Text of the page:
For Big Tech, Biden brings a new era but no ease in scrutiny

WASHINGTON (AP) — The Obama-Biden administration was a charmed era for America's tech companies — a...

Family of jailed oil exec asks for Venezuelan leader's mercy

CARACAS, Venezuela (AP) — The family of a Houston-based Citgo oil executive convicted and ordered to prison...

The Latest: Speed of viral spread causes concern in S. Korea

SEOUL, South Korea — South Korea has reported more than 500 new coronavirus cases for the third straight...

British bike maker pedals on, with Brexit deal up in the air

LONDON (AP) — The team at Brompton Bicycle Ltd. thought they were prepared for Brexit.Bosses at the British...

Students in Burkina Faso fear extremists more than COVID-19

DORI, Burkina Faso (AP) — Balkissa Barro’s been waiting for months to go back to school, but now...

MLK Breakfast 2021 Save the Date
Ryan Lucas the Associated Press

BREGA, Libya (AP) -- Libyan rebels on Monday took back much of a strategic oil town that has repeatedly changed hands in weeks of battles with Moammar Gadhafi's forces along the nation's northern coast.

The Skanner News Video here

There were bursts of artillery and shelling from Gadhafi's forces in the west as rebels pushed into eastern sections of the town. Women and children were seen fleeing Brega as the battle raged.

"New Brega is under control of our forces and we are mopping up around the university," said Lt. Muftah Omar Hamza, a former member of Libya's air force who had a satellite phone and a GPS around his neck.

Brega stretches out over several miles of the coast and is concentrated in three main sections: New Brega, a largely residential area on the east end; West Brega, which includes a refinery and housing for oil workers; and a university between them. West Brega was still contested.

The uprising that began in February against Gadhafi's 42-year rule has reached a stalemate, with a series of towns along one stretch of Mediterranean coastline passing back and forth multiple times between the two sides. Though the regime's forces are more powerful and plentiful, they have been unable to decisively defeat a poorly equipped and badly organized rebel force backed by NATO airstrikes that have kept the Gadhafi loyalists in check.

Rebel forces made up of defected army units and armed civilians have seized much of Libya's eastern coast, but have been unable to push westward toward the capital, Tripoli. Two rebel advances on Sirte, a Gadhafi stronghold on the road to Tripoli, were cut well short, and government forces pushed the opposition back 100 miles (160 kilometers) or more after each attempt. Rebels were hoping for more this time.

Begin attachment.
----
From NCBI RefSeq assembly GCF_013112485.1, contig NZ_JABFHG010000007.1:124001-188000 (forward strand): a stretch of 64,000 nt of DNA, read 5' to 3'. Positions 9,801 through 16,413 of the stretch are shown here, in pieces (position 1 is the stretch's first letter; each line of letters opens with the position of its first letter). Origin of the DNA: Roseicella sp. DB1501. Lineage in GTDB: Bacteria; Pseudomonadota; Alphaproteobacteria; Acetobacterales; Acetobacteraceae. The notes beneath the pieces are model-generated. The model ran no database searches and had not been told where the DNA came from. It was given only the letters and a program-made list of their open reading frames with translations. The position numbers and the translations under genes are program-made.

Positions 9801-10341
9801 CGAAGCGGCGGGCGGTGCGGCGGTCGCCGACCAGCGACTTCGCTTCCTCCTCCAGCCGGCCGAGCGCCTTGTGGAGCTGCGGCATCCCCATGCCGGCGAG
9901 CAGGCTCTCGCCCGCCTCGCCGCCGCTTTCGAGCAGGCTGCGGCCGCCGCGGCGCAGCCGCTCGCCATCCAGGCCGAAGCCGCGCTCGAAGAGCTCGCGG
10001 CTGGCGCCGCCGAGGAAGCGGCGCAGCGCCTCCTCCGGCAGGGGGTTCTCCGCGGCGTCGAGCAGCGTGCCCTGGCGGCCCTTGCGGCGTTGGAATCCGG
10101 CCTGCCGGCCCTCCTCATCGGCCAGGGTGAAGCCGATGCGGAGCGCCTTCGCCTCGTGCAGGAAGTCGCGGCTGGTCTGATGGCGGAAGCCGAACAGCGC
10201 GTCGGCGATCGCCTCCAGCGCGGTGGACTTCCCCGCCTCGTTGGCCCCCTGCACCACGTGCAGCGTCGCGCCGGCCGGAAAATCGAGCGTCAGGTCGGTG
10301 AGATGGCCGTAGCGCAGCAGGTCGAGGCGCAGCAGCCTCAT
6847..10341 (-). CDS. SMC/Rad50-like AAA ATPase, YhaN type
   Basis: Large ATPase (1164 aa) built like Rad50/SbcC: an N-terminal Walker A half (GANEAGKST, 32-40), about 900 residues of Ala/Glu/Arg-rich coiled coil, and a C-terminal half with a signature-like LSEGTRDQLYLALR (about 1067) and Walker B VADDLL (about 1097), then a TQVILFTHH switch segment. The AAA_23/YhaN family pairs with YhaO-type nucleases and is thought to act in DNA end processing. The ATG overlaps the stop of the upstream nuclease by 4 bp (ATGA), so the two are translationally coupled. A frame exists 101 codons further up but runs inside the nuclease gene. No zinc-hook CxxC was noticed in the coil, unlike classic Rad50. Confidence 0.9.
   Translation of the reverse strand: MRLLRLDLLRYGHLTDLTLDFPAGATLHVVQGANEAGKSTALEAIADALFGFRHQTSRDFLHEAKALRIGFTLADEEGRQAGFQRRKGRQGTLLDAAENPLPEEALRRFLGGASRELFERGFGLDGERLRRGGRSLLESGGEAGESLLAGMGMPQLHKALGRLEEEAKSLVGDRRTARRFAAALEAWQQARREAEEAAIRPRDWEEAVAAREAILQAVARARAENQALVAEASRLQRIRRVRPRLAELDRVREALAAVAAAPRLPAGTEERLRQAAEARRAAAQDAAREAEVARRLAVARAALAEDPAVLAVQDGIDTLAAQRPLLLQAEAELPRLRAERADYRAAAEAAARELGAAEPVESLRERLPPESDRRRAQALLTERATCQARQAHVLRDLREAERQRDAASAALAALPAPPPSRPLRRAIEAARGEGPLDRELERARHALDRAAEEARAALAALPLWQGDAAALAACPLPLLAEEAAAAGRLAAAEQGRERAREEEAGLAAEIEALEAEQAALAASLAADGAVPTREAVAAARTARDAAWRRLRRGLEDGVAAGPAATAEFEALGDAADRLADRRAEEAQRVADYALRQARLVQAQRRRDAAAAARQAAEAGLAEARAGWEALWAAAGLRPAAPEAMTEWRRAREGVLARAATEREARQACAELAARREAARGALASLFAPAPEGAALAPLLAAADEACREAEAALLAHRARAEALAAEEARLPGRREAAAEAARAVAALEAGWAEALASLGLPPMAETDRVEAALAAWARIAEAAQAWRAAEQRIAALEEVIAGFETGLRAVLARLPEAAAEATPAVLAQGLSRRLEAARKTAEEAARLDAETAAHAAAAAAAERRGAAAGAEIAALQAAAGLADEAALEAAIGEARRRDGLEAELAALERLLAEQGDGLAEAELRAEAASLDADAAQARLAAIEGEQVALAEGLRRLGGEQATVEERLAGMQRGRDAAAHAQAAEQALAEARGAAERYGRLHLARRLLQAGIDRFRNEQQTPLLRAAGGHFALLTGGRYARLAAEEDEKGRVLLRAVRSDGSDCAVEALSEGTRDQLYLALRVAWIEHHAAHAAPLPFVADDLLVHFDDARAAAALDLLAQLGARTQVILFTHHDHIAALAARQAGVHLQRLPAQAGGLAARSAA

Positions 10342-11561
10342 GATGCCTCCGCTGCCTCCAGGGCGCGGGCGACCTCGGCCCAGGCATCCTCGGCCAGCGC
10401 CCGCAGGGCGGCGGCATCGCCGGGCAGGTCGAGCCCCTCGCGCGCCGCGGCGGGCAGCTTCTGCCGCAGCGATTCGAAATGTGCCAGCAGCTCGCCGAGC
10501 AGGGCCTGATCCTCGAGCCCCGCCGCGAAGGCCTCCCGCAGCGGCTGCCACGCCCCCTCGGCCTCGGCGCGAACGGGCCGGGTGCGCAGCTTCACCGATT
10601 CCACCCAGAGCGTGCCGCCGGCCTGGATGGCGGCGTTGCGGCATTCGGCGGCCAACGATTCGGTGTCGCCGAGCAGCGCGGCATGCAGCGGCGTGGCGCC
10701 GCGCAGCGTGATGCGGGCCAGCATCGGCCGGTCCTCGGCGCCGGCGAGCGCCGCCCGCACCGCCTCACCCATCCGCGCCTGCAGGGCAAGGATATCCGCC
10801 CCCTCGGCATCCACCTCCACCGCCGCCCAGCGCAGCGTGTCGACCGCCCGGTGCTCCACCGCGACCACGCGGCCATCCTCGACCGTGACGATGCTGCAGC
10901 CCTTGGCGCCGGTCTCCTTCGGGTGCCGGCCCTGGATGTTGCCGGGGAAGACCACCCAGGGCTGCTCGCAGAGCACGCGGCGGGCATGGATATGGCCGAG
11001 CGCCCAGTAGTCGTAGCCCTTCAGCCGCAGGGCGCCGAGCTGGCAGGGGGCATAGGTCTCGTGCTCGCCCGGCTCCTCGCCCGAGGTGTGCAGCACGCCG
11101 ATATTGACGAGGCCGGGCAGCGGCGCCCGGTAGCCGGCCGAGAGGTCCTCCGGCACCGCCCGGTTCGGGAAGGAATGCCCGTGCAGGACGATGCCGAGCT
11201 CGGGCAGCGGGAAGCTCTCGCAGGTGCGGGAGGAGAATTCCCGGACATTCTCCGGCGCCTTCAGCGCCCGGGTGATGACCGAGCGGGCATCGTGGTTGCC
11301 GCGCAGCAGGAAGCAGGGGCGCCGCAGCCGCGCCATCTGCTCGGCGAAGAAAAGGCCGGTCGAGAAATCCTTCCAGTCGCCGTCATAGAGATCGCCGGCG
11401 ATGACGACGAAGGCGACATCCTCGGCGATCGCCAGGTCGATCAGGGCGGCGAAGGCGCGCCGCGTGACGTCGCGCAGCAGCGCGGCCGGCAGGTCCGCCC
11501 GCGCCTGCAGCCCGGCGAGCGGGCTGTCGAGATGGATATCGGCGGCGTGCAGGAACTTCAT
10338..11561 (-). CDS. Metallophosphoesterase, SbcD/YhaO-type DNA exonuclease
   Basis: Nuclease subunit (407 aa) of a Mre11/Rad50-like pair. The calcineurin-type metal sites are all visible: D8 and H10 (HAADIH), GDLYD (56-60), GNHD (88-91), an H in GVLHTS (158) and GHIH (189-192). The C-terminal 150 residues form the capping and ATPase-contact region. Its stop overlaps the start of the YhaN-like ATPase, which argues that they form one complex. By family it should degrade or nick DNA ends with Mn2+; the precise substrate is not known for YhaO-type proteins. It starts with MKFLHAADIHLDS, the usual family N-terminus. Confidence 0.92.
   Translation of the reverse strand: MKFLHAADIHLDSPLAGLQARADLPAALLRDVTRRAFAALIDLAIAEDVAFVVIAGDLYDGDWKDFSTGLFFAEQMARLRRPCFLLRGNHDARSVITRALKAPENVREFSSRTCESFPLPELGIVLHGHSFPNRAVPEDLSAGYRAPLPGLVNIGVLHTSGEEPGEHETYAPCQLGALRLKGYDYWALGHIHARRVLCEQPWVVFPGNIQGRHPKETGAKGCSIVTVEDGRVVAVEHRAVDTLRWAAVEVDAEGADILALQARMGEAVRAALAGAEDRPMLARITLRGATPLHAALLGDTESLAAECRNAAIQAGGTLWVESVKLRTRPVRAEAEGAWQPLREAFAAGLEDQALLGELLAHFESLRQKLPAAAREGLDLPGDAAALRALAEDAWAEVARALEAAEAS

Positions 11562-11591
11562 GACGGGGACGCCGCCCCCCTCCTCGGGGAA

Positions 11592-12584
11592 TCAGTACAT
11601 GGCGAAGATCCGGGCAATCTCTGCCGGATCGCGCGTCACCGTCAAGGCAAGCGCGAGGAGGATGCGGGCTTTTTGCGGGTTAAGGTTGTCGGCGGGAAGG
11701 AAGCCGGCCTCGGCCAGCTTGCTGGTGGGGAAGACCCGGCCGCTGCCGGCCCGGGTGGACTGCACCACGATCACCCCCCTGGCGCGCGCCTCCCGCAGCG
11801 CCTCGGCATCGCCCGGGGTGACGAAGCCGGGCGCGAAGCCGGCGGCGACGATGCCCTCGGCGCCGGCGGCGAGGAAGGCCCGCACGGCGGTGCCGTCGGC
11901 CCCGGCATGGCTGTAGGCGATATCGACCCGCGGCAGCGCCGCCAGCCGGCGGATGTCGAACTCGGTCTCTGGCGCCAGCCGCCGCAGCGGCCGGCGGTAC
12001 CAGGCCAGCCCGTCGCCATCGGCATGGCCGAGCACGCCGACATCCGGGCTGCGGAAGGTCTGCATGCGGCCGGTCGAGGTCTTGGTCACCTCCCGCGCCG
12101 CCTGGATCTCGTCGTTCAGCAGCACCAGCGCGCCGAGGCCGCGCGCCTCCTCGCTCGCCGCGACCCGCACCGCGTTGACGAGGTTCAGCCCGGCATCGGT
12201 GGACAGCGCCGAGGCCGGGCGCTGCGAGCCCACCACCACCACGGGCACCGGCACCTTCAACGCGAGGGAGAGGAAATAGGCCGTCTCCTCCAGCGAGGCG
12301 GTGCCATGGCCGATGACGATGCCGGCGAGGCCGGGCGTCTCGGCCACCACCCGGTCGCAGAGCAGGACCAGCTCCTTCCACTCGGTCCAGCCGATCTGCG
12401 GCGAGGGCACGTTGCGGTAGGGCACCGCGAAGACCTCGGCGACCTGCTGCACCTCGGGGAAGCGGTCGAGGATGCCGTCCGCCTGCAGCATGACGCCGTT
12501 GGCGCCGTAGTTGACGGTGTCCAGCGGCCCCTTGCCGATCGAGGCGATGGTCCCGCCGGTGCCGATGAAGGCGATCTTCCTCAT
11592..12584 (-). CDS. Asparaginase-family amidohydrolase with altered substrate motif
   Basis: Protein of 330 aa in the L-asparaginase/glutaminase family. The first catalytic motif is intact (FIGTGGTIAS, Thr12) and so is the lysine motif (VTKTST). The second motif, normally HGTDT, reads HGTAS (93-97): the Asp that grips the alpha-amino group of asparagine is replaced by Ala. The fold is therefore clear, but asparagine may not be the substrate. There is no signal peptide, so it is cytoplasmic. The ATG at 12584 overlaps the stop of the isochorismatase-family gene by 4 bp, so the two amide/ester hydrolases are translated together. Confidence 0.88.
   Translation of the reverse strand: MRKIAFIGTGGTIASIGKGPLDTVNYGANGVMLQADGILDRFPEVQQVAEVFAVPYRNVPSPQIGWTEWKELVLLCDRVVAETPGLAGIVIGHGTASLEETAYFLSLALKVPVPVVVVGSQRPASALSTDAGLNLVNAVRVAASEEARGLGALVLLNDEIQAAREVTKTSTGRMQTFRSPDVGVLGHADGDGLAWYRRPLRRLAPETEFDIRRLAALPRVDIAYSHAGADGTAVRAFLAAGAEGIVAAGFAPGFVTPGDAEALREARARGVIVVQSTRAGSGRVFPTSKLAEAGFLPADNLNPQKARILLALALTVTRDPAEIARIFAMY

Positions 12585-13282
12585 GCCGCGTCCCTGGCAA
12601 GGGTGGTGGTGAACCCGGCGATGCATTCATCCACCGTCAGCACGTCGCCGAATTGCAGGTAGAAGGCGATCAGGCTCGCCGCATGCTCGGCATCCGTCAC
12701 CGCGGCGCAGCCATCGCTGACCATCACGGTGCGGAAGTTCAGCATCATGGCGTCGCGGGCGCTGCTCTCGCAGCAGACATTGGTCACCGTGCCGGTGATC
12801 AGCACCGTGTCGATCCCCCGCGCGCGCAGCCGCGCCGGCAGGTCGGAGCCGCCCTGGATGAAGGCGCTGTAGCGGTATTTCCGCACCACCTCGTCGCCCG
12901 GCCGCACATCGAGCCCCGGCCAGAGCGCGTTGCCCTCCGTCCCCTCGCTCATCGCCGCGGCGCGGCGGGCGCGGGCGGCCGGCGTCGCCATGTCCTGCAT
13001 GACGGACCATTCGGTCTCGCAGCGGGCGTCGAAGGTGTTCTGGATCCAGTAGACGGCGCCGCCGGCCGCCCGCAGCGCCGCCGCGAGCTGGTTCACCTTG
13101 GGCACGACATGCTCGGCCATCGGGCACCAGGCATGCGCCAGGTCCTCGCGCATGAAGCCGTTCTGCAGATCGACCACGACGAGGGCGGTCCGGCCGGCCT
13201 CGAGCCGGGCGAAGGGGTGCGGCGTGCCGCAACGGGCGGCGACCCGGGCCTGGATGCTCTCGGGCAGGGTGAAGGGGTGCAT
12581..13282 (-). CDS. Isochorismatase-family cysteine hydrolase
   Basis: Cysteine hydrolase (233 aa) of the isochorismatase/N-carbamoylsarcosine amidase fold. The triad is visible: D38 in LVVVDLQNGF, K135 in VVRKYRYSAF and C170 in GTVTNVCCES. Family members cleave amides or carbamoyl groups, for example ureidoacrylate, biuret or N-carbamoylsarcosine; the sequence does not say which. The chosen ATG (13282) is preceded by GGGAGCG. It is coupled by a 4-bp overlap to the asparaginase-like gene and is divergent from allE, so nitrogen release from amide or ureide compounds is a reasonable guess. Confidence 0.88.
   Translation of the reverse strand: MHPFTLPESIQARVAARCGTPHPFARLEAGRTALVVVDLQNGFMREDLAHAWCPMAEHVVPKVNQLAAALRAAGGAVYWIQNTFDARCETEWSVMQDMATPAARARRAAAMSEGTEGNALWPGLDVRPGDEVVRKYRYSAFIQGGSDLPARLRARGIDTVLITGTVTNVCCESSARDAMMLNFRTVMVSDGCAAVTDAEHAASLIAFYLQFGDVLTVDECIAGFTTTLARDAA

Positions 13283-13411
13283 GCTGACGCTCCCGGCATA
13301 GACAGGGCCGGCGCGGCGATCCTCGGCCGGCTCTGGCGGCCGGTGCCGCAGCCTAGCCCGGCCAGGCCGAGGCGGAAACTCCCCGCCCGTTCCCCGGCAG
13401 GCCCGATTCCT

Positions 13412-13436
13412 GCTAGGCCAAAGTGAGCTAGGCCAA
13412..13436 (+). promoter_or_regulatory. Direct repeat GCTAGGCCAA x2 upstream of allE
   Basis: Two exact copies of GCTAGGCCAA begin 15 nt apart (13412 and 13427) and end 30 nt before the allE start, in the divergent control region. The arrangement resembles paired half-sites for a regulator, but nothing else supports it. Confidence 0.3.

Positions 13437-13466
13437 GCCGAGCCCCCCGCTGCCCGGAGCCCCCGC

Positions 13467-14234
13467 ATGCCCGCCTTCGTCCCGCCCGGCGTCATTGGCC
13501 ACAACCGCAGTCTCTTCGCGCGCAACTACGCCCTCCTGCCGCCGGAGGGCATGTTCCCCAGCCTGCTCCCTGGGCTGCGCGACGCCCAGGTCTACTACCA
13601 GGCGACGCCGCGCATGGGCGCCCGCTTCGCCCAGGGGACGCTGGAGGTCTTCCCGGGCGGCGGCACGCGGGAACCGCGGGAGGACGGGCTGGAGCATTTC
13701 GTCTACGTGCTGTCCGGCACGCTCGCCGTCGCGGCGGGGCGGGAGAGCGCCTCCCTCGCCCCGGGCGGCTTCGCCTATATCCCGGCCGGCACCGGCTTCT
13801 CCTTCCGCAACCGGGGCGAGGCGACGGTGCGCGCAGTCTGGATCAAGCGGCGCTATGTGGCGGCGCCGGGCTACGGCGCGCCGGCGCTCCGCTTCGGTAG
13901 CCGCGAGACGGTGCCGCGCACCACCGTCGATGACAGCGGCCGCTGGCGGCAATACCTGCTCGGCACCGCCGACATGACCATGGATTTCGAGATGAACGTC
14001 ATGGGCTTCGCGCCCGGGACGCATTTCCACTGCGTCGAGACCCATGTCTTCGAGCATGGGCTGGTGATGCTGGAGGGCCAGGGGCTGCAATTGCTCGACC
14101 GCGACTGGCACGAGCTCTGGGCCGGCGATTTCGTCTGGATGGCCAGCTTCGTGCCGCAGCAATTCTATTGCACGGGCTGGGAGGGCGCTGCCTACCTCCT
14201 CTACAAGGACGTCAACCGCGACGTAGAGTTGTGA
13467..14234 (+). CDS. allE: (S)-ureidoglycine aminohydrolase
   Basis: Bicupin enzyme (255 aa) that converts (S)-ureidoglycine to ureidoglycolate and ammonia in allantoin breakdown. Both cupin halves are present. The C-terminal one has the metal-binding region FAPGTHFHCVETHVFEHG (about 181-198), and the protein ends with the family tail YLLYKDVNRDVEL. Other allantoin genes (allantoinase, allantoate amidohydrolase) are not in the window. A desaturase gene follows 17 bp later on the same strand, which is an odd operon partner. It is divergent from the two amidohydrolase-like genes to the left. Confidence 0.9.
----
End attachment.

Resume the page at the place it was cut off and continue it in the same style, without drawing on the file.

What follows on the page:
"We're advancing. By today we'll have full control of Brega," said Salam Idrisi, 42, a rebel fighter. "We're more organized now, and that's played a big role."

Italy on Monday recognized the rebel-led Libyan National Transitional Council as the country's only legitimate voice on Monday, becoming only the third country, after France and Qatar, to do so.

After speaking with the council's foreign envoy, Ali al-Essawi, Italian Foreign Minister Franco Frattini said the only way to resolve the conflict in the former Italian colony is for Gadhafi to leave - along with his sons.

"They are leaders of the military operations against Libyans," Al-Essawi said, explaining why the council refuses to accept one of Gadhafi's sons as Libya's leader.

Frattini also said proposals by a Libyan government envoy Abdul-Ati al-Obeidi, who met with Greek officials Sunday, were "not credible" because nothing was said about Gadhafi's departure.

Greek Foreign Minister Dimitris Droutsas said that based on al-Obeidi's comments, "it appears that the regime is seeking a solution," but few other details of the Athens talks were released publicly. Al-Obeidi, a former Libyan prime minister, arrived Monday in Turkey for talks with senior officials, Turkey's Anatolia news agency said, and he plans to also travel to Malta.

Gadhafi's government has declared several cease-fires but has not abided by them, and the council says it will not negotiate with him or settle for less than his ouster.

Gadhafi's efforts to crush the uprising that began Feb. 15 led the international community to approve the U.N. resolution and launch airstrikes, which initially were U.S.-led but are now controlled by NATO. Of the popular uprisings across the Arab world inspired by those in Tunisia and Egypt, Libya's has been the most violent.

On Sunday, Gadhafi's forces pressed on with attacks against Misrata, the last key city in the western half of the country still largely under rebel control despite a weekslong assault.

Government troops besieged civilian areas for around two hours Sunday morning with Grad rockets and mortar shells and lined a main street with snipers, said a doctor in the city.

Two shells landed on a field hospital, killing one person and injuring 11, he said. The attacks, including tank fire, began again after nightfall, he said. He did not want to be identified by name out of fear for his security.

A Turkish ship carrying 250 wounded from Misrata docked in Benghazi, the rebels' de facto capital, on Sunday. The boat, which carried medical supplies, was also expected to pick up around 60 wounded people being treated in various hospitals in Benghazi, as well as 30 Turks and 40 people from Greece, Ukraine, Britain, Uzbekistan, Germany and Finland.

A military plane from Jordan landed in Benghazi on Monday carrying medical supplies. Jordanian Col. Aqab Abu Abu Windi, who arrived on the plane, said it contained seven and one half tons of medical supplies to help the Libyan people and promised, "This plane is just the beginning."

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Associated Press writers Ben Hubbard in Benghazi, Alessandra Rizzo in Rome and Elena Becatoros in Athens, Greece, contributed to this report.